The world’s most widely-followed currency pair is reacting well to one of the most widely-followed technical principles: Polarity.
For the uninitiated, the polarity principle refers to the tendency for former support levels, or floors under price, to turn into future resistance levels, or ceilings on price, once they’re broken (and vice versa). From a psychological perspective, a break beyond an established level of support or resistance represents a significant shift in market sentiment, and when traders see an opportunity to re-enter near the breakout level, they often seize it, creating the requisite demand/supply that allows the polarity principle to exist.
In this case, EUR/USD broke through support near 1.1125 at the start of the month, eventually falling all the way down to 1.0800 before bouncing back to retest previous-support-turned-resistance at 1.1125 on two occasions. Not surprisingly, that same level served as resistance on the rallies and the pair has since fallen down to break below its near-term bullish trend line this week (which itself has since served as a level of resistance on this week’s minor bounce):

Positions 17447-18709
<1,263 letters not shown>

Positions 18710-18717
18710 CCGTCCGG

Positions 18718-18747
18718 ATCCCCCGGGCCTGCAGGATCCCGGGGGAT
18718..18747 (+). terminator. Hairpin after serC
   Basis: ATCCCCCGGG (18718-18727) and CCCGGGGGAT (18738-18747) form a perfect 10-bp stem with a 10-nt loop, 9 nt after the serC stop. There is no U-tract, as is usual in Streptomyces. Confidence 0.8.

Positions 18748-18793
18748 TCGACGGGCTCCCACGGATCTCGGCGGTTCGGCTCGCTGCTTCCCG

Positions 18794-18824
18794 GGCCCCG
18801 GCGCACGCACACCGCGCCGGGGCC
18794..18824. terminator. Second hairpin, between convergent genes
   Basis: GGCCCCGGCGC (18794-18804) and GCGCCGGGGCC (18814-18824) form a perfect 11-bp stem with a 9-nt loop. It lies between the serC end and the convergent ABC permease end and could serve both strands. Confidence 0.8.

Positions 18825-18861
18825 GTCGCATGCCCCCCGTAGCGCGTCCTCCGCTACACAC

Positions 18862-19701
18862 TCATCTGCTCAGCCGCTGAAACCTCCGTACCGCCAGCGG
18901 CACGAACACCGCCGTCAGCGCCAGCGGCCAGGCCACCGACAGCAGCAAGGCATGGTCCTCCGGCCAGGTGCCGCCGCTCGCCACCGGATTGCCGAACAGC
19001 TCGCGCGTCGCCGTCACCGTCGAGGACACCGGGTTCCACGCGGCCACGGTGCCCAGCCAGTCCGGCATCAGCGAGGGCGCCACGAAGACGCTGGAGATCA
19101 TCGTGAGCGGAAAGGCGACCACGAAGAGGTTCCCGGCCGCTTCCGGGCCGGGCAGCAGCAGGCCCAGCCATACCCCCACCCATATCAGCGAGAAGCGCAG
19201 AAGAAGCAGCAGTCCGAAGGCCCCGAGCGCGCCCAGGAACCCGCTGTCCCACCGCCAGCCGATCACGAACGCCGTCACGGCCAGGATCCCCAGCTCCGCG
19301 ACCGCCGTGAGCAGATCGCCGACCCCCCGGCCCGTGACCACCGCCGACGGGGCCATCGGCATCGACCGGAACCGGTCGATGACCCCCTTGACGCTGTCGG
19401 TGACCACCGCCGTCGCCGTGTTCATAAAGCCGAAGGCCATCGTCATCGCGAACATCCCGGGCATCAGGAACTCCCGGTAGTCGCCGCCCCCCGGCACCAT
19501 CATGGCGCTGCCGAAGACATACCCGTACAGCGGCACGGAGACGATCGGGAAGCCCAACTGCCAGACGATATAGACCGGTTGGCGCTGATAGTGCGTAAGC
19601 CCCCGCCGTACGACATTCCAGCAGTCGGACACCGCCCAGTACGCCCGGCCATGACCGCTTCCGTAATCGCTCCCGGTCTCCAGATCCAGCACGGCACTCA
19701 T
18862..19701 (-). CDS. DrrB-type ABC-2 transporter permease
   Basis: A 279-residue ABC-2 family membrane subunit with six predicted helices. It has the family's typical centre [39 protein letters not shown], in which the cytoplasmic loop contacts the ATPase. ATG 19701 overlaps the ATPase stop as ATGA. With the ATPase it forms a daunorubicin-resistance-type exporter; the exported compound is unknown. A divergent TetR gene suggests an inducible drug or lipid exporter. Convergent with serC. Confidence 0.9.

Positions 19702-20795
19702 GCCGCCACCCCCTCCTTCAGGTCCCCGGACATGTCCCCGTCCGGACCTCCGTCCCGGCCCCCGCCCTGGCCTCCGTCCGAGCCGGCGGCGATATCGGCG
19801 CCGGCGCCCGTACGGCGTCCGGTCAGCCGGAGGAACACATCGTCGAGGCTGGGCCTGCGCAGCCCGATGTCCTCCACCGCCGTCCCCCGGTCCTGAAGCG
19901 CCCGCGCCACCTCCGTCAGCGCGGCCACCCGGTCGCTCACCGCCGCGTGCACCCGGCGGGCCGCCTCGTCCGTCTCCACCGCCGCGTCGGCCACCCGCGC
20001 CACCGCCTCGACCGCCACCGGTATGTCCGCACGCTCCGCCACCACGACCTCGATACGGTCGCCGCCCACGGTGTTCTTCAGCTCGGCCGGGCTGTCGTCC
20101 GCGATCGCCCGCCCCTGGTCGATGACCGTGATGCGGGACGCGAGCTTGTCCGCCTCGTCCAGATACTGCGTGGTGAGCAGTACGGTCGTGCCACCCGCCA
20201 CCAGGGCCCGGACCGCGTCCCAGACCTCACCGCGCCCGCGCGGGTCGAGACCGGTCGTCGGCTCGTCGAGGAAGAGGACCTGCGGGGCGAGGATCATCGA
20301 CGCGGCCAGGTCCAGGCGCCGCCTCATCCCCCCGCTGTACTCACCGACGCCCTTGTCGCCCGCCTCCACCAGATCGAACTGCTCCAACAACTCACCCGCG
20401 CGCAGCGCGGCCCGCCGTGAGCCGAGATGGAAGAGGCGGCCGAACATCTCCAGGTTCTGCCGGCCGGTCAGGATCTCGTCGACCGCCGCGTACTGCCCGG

Source: TradingView, StoneX
Moving forward, both the 50- and 200-period EMAs on the 4-hour chart are trending lower, suggesting that the medium-term bias remains to the downside. At this point, the odds favor a retest of the 1.0800 level in the coming weeks, especially with the Federal Reserve laying out a meaningfully more aggressive plan to raise interest rates over the course of this year.
Bearish-inclined traders may want to consider sell opportunities near current levels with a protective stop above the key 1.1125 level and a potential target above previous support near 1.0800. Only a sustained break back above 1.1125 would erase the near-term bearish bias and open the door for a more extended rally from here.